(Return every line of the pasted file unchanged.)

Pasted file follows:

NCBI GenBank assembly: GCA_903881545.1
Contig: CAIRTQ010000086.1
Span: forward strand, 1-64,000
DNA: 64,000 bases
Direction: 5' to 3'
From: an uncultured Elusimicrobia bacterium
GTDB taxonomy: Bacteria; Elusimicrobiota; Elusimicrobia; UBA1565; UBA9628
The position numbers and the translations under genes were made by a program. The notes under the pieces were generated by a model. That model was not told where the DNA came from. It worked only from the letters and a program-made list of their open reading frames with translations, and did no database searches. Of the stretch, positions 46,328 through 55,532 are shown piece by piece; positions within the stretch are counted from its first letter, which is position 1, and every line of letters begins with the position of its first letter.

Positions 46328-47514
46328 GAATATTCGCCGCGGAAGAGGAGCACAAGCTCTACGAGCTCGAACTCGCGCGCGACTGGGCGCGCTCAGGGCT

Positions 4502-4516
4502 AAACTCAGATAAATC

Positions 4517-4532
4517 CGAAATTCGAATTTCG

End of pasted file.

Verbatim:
NCBI GenBank assembly: GCA_903881545.1
Contig: CAIRTQ010000086.1
Span: forward strand, 1-64,000
DNA: 64,000 bases
Direction: 5' to 3'
From: an uncultured Elusimicrobia bacterium
GTDB taxonomy: Bacteria; Elusimicrobiota; Elusimicrobia; UBA1565; UBA9628
The position numbers and the translations under genes were made by a program. The notes under the pieces were generated by a model. That model was not told where the DNA came from. It worked only from the letters and a program-made list of their open reading frames with translations, and did no database searches. Of the stretch, positions 46,328 through 55,532 are shown piece by piece; positions within the stretch are counted from its first letter, which is position 1, and every line of letters begins with the position of its first letter.

Positions 46328-47514
46328 GAATATTCGCCGCGGAAGAGGAGCACAAGCTCTACGAGCTCGAACTCGCGCGCGACTGGGCGCGCTCAGGGCT

Positions 4502-4516
4502 AAACTCAGATAAATC

Positions 4517-4532
4517 CGAAATTCGAATTTCG